TOOWOOMBA Region Mayor Paul Antonio has called on all transport industry operators to throw their weight behind his push for a Toowoomba bypass.
This was after Big Rigs questioned whether multi-combination vehicles were considered when a development application was approved that will see a new set of lights installed at the top of the Toowoomba Range.
The Mayor said the traffic lights would have been installed even if the application was knocked back, because they were already proposed by Main Roads.
"As part of this development, Queensland Transport and Main Roads (QTMR) imposed as a condition installation of traffic lights at this intersection," he said.
"This set of traffic lights had already been proposed by the department, irrespective of this development.
"Traffic flow concerns relating to Cohoe St and the Warrego Hwy should be addressed to QTMR by transport industry representatives," he said.
Councillor Antonio said recent media coverage of the council's decision to approve a convenience centre development at the intersection of Cohoe and Herries Sts in East Toowoomba highlighted the need for this essential infrastructure.
"I call on your members, through your publication, and the broader transport industry to support the bypass by lobbying federal and state politicians," Mayor Antonio told Big Rigs.
The Mayor said Toowoomba Regional Council was continuing its push for a Toowoomba bypass as part of a western freight corridor.
"We have never been more committed to this project because we, like the transport industry, have recognised the inadequacy of the current transport corridor.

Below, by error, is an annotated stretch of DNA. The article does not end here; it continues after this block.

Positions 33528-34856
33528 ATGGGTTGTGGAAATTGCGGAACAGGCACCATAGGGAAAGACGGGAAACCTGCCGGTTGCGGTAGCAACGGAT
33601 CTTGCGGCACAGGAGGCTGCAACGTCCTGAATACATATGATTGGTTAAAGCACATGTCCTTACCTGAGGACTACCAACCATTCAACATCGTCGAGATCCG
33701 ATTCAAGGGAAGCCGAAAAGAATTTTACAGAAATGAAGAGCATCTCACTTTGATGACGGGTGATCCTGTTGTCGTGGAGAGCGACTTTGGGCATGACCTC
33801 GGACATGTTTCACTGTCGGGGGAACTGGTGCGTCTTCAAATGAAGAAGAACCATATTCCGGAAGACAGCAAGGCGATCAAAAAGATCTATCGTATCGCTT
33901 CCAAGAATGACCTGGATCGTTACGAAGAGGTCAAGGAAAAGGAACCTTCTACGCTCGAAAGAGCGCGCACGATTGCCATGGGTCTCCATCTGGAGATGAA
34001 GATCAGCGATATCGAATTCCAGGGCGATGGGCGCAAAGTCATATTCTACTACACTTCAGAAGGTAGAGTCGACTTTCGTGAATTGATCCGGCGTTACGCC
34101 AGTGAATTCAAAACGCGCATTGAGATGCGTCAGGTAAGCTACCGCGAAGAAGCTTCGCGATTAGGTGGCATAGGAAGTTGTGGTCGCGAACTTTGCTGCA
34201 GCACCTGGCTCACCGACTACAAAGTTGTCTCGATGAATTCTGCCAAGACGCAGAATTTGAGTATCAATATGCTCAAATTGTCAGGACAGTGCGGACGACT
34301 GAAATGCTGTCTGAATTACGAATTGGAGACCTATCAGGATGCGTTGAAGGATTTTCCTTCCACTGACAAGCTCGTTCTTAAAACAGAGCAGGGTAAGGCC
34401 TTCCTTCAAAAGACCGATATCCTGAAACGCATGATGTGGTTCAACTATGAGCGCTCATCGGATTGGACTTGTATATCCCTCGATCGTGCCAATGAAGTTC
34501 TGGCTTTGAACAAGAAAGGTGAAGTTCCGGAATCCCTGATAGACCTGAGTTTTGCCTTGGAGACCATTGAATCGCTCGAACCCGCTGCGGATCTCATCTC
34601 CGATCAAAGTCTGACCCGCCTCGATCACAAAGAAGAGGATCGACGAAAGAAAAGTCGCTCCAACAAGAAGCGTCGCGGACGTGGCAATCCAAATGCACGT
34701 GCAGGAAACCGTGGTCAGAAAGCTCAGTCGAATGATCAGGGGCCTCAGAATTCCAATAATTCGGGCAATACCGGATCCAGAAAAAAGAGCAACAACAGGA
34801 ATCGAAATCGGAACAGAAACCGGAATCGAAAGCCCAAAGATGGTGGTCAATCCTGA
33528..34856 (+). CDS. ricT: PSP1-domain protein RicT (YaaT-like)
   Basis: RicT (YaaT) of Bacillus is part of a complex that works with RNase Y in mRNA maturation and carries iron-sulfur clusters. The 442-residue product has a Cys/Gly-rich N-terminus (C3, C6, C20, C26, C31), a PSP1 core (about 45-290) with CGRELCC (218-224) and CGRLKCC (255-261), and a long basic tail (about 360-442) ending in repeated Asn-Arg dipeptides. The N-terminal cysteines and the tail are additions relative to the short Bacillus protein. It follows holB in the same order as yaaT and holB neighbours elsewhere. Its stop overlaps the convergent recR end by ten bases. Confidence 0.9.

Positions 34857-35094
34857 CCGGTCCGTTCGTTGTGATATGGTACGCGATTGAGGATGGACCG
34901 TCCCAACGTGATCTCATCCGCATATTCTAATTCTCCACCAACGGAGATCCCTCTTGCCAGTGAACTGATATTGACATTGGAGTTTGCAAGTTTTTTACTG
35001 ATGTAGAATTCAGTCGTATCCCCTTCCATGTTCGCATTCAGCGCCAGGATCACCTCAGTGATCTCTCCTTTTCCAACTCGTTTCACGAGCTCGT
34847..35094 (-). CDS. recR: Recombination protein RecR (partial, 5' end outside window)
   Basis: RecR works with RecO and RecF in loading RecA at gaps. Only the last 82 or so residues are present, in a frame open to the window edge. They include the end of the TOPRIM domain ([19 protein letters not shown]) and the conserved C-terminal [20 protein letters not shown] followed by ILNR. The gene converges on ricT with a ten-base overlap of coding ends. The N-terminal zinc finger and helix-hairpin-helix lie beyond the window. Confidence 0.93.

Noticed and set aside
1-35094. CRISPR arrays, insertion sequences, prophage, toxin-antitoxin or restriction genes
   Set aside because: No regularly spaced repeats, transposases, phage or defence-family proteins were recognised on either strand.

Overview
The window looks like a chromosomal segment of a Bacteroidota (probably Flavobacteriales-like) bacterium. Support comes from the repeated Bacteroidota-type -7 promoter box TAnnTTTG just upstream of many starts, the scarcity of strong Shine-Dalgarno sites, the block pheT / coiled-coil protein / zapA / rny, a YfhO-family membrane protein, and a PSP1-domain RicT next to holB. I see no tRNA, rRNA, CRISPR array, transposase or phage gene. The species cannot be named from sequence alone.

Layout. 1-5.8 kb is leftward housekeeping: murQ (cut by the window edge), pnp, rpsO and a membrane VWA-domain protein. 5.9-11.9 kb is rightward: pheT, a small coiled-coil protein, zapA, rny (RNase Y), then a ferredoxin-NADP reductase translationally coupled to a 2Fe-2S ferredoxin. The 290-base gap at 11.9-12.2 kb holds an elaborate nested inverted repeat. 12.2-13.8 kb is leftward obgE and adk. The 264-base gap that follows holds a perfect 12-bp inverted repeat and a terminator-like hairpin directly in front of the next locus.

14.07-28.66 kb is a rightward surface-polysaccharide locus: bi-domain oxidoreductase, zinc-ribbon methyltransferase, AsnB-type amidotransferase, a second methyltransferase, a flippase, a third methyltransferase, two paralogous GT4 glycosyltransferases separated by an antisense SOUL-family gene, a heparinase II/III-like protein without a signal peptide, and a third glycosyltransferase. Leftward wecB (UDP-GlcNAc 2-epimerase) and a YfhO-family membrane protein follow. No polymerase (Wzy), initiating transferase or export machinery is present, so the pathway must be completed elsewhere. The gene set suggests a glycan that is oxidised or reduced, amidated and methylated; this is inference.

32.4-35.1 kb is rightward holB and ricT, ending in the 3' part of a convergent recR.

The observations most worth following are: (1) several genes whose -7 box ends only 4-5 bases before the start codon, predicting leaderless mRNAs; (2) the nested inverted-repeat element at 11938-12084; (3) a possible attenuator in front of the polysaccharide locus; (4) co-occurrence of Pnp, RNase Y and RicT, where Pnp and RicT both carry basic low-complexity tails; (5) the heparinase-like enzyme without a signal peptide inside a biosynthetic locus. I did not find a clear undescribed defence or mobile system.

"To this end, we have organised a Toowoomba Bypass Forum for February 8, aimed at securing state and federal government commitment to the bypass."
A protest meeting was held last Friday night in Toowoomba to oppose the development and traffic lights, but Cr Antonio said the council was not formally invited. However councillors were welcome to attend.
Cr Antonio explained a large number of community submissions opposing the development were considered during the approval process and the majority of councillors were convinced that community concerns had been addressed by the approval conditions.
"Council is legally bound to abide by conditions set down by planning legislation and if we choose to step outside this process, we could well end up in court with the developer."
The protest meeting was against the Toowoomba region council's approval for a Material Change of Use for a food outlet (café/restaurant and convenience restaurant), shop and supermarket, as well as operational works for advertising signage for the development.
It is proposed the centre at 9-17 Herries St and 1 Cohoe St include a 24-hour McDonalds store, a Kentucky Fried Chicken, mini supermarket and other cafes and restaurants.
The development application was approved by nine votes to two at a special meeting of council on December 21 last year.
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